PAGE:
The British Pound reversed an earlier recovery against the Euro, Dollar and all other major currencies after the Bank of England said it was not prepared to intervene in the currency market.
But, the Bank said it was simply going to monitor developments and remained committed to hike interest rates by as much as necessary to get inflation back to the 2.0% target.
The Bank said in brief a statement it is "monitoring developments in financial markets very closely in light of the significant repricing of financial assets."
"Monitoring market developments closely is not quite what the mkt had hoped for from the BOE. It's costing the GBP," says Mark Chandler, analyst at Bannockburn FX.
The Bank said "it will make a full assessment at its next scheduled meeting of the impact on demand and inflation from the Government’s announcements, and the fall in sterling, and act accordingly."
This suggests the first opportunity to respond to the Pound's recent declines comes in November.
"Some piecemeal concessions were provided for FX markets, however, as the Governor took the rare step in explicitly linking the upcoming interest rate decision to the level of the pound. While this met markets in the middle, it failed to prevent renewed depreciation in the pound," says Simon Harvey, Head of FX Analysis at Monex Europe.
The Pound to Euro exchange rate recovered to a high of 1.1291 but retreated back to 1.1096 following the release of the statement. The day's low is at 1.0793.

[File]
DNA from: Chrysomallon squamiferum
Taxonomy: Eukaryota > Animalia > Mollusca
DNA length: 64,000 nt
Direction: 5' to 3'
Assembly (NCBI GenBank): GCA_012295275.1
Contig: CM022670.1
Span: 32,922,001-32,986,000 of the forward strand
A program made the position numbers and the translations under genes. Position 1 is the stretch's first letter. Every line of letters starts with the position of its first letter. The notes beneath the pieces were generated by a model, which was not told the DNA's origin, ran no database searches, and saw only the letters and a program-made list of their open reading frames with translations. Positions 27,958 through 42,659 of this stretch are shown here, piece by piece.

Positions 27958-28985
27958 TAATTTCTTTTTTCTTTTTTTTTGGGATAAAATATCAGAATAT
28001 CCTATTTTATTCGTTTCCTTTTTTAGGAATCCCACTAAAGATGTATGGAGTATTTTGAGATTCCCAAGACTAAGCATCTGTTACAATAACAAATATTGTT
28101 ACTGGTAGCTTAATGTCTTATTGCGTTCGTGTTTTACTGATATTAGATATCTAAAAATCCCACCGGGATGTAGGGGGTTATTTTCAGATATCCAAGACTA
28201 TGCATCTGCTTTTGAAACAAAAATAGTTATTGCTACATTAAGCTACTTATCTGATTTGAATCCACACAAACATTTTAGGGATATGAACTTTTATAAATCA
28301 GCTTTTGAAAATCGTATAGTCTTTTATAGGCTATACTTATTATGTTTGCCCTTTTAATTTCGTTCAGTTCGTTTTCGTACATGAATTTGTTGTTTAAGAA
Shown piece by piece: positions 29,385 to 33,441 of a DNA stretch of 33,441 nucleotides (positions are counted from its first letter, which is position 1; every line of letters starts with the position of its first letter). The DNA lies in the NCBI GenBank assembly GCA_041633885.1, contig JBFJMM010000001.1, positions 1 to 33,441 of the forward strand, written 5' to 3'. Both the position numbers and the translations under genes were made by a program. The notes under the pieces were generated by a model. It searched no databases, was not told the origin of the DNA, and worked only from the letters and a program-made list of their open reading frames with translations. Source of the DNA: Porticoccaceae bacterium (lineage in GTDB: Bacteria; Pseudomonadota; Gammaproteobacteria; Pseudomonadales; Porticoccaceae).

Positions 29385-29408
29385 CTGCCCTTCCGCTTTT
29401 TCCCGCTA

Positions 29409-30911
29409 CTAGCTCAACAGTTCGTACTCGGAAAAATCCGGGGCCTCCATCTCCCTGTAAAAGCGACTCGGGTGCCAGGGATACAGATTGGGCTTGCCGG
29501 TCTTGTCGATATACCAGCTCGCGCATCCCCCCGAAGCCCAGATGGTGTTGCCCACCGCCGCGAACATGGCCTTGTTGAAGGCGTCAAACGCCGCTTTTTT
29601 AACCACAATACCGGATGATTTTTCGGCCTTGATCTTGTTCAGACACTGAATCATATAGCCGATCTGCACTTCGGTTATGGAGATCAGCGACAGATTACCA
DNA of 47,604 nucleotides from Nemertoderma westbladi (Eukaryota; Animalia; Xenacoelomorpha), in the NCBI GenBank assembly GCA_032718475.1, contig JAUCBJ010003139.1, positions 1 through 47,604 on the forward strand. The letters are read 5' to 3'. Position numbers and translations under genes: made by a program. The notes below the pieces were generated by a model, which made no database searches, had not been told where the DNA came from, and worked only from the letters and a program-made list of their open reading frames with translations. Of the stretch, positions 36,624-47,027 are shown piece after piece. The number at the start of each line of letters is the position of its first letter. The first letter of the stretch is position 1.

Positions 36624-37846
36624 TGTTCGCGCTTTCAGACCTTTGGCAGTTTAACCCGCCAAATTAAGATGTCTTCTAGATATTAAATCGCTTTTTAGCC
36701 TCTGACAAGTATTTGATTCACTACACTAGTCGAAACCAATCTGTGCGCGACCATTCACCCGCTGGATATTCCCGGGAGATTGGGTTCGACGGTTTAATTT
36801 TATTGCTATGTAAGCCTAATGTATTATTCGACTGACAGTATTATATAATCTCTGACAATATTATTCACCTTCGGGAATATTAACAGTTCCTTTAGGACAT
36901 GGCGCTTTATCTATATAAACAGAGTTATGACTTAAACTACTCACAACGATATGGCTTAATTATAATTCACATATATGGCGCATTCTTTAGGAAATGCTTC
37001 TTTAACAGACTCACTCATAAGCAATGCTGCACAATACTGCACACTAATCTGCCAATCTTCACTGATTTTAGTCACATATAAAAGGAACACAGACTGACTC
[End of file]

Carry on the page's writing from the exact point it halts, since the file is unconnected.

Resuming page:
The Pound to Dollar exchange rate recovered to a high of 1.0926 before retreating back to 1.0675.
The day's low is down at 1.0350.
"No action from the BoE based on latest statement... looks like they aren't doing anything inter-meeting. This will be a disappointment for GBP markets," says Viraj Patel, strategist at Vanda Research.
But it is not just the Pound that is struggling: the cost of financing UK sovereign debt has surged and remains near multi-year highs.
This rise in gilt yields is important for all forms of finance, most notably mortgages.
As a sign of stresses in the market, Halifax, the UK's largest mortgage provider, said it was withdrawing some of its product line.
Expect others to make similar announcements.
With this in mind, Patel expects the turmoil in markets to continue and the Bank of England might yet have to take action.
"I suspect this statement will last 24-48 hours before something breaks in markets & forces the BoE to act," says Patel.
In other developments, Goldman Sachs have cut their forecasts for the Pound against the Euro and Dollar to a significant degree.
They don't see Sterling recovering for at least another three months.
Strategists at Nomura say they continue selling the Pound but now expect the Pound-Dollar exchange rate to slip below parity.
They ascribe a 4 in 5 chance of this happening.
At the time of writing we note losses in GBP/EUR are reversing alongside a bigger fall in the EUR/USD rate.
This is pure Dollar strength and its rampage through global markets is far from over, promising further damage to the global economy, financial system and numerous other currencies.